• The leaf orientation and venation structure of coconut leaves permit sizeable amount of solar radiation on the crown to penetrate to leaves attached on lower levels.
  • The extent of this light transmission mostly varies with the number of functional leaves on the crown and the distance at which the palms grow.
  • The light incidence increases on the interspaces with the increase in age of the palms up to 20 years and thereafter filtered light reaches the lower profile of the canopy extending about 30% of the light incident to the ground at about 30 years of age.
  • Thereafter the amount of light penetrating the canopy increases with the age of the palms. With the increase of the height of palms, the amount of sunlight increases from the slant rays, due to progressive decrease in canopy coverage.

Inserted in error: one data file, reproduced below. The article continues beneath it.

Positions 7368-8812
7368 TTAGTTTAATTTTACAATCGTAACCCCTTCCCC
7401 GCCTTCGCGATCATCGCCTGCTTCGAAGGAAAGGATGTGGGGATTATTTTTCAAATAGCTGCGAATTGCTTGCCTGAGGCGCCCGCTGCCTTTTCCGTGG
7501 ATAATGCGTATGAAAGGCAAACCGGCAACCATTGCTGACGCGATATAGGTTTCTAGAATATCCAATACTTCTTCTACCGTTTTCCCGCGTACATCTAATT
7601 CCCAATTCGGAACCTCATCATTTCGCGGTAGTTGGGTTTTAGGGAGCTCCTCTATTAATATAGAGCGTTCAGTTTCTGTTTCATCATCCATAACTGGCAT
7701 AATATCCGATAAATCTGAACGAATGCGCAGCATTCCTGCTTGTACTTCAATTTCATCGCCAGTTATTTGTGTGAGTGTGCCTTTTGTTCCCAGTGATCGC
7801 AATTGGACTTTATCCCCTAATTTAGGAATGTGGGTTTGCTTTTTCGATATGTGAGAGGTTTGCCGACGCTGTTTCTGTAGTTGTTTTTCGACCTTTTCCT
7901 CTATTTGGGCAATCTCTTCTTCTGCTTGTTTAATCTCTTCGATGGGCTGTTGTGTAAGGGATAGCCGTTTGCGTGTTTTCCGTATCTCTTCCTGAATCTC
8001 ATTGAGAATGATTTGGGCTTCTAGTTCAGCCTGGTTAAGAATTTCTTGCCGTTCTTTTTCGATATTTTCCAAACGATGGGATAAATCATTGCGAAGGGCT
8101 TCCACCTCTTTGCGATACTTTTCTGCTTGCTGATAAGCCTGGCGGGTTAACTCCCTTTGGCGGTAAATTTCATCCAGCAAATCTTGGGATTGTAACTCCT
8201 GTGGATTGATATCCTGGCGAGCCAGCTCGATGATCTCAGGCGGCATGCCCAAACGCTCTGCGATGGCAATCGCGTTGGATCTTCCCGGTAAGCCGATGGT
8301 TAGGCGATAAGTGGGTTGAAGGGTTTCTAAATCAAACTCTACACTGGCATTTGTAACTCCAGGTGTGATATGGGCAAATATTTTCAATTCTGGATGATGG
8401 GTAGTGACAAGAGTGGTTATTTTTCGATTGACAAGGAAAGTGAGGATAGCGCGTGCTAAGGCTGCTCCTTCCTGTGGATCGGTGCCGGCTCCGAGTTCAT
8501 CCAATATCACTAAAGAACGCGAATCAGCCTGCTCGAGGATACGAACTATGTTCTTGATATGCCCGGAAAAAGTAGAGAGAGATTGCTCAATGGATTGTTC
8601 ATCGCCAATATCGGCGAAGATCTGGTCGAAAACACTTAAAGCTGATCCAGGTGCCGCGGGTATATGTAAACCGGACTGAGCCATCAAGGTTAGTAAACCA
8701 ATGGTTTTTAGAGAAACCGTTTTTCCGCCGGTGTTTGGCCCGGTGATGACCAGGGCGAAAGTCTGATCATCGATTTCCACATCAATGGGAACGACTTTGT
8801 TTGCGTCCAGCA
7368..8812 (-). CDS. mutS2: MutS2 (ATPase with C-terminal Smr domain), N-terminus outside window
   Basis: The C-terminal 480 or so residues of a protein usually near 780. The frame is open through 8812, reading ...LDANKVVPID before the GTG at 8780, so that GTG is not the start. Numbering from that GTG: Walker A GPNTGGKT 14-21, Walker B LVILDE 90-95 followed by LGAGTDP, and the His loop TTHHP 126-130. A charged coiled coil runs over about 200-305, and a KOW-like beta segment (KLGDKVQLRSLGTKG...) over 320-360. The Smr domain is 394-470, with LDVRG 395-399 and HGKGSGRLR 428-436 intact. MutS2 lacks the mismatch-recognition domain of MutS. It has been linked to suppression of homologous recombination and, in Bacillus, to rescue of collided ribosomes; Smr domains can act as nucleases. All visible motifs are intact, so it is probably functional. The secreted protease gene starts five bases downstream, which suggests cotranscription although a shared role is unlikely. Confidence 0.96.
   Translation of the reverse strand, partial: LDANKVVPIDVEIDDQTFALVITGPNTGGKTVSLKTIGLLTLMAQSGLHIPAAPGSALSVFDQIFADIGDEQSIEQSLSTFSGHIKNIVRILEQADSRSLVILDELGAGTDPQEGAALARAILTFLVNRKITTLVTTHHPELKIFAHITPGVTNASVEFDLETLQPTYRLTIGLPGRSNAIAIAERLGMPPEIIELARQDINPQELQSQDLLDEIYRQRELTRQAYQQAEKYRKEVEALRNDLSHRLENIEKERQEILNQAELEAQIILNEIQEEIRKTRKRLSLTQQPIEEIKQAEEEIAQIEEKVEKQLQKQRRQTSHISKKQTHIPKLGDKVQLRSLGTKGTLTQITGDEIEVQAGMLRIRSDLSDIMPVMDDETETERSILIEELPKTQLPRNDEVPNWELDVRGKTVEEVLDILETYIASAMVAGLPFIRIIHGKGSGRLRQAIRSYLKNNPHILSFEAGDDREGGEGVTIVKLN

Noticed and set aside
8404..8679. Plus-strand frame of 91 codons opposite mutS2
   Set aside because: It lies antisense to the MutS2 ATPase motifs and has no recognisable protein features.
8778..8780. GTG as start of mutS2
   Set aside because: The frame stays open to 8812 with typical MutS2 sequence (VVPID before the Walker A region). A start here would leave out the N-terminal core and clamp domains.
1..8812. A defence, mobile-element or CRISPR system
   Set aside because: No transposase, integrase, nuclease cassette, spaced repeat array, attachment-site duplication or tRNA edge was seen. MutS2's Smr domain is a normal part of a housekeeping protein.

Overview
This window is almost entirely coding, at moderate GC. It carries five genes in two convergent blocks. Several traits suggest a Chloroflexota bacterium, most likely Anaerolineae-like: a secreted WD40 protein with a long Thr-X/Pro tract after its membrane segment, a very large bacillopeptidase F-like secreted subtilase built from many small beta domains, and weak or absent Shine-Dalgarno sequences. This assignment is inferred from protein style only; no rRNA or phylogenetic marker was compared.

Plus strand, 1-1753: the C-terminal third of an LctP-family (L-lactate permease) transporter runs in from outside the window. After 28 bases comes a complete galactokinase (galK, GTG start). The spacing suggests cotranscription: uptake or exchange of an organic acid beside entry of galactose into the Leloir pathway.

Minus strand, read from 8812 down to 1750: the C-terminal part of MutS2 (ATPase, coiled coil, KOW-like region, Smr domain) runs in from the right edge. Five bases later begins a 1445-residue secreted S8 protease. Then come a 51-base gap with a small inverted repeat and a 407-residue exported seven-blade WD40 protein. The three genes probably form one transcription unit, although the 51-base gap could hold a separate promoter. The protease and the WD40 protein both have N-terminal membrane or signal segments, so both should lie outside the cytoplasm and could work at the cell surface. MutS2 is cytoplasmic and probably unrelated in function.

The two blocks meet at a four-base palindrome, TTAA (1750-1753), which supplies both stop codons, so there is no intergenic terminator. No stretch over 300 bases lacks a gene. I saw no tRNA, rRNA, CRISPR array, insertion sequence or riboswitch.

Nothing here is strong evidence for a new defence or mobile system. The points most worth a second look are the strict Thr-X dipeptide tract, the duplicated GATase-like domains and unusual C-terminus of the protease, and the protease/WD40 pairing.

Sea-Coast Climate

  • Coconut palm is mostly grown bordering the coast, getting benefit from the humid climate throughout the year with less fluctuation of temperature and thus having its action in regulating the climate in a favorable way.
  • Nearness to the sea ensures adequate moisture, caused by the ebb and flow of the tide, which is beneficial to the palms.
  • The sub-soil water supply near the coast is better than those in the interior and is easily available at a depth of about 1 m within the easy reach of the coconut root zone and that too fresh water, free from salinity, even though it grows near to the sea.